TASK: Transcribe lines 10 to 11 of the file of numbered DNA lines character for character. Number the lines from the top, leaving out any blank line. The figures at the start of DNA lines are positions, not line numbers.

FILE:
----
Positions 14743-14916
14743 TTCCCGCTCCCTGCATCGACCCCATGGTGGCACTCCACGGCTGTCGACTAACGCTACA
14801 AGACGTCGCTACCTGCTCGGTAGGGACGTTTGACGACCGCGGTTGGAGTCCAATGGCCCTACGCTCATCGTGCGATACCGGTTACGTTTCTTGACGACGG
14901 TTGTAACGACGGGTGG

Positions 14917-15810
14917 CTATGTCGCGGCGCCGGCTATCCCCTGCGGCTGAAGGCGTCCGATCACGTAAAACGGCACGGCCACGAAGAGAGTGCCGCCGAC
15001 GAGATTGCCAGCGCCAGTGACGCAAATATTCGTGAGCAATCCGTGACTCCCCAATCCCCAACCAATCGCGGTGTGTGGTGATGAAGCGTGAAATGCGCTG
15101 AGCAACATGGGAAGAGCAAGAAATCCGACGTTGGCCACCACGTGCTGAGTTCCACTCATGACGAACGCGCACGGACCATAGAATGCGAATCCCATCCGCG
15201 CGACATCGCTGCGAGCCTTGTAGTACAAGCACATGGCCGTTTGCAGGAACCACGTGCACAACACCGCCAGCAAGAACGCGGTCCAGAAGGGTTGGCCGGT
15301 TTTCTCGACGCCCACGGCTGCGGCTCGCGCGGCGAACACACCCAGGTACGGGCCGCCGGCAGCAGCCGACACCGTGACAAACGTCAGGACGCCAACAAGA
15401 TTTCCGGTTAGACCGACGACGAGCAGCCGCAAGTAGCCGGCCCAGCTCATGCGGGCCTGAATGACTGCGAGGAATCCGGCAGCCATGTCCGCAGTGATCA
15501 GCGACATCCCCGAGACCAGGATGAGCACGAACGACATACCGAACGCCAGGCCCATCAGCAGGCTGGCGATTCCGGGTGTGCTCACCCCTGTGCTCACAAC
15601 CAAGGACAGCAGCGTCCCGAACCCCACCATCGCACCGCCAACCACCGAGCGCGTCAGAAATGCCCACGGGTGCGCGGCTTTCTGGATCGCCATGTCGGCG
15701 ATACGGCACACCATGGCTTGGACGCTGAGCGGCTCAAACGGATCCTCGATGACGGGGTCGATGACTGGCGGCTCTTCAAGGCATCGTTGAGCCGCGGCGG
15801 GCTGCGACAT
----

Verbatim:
15301 TTTCTCGACGCCCACGGCTGCGGCTCGCGCGGCGAACACACCCAGGTACGGGCCGCCGGCAGCAGCCGACACCGTGACAAACGTCAGGACGCCAACAAGA
15401 TTTCCGGTTAGACCGACGACGAGCAGCCGCAAGTAGCCGGCCCAGCTCATGCGGGCCTGAATGACTGCGAGGAATCCGGCAGCCATGTCCGCAGTGATCA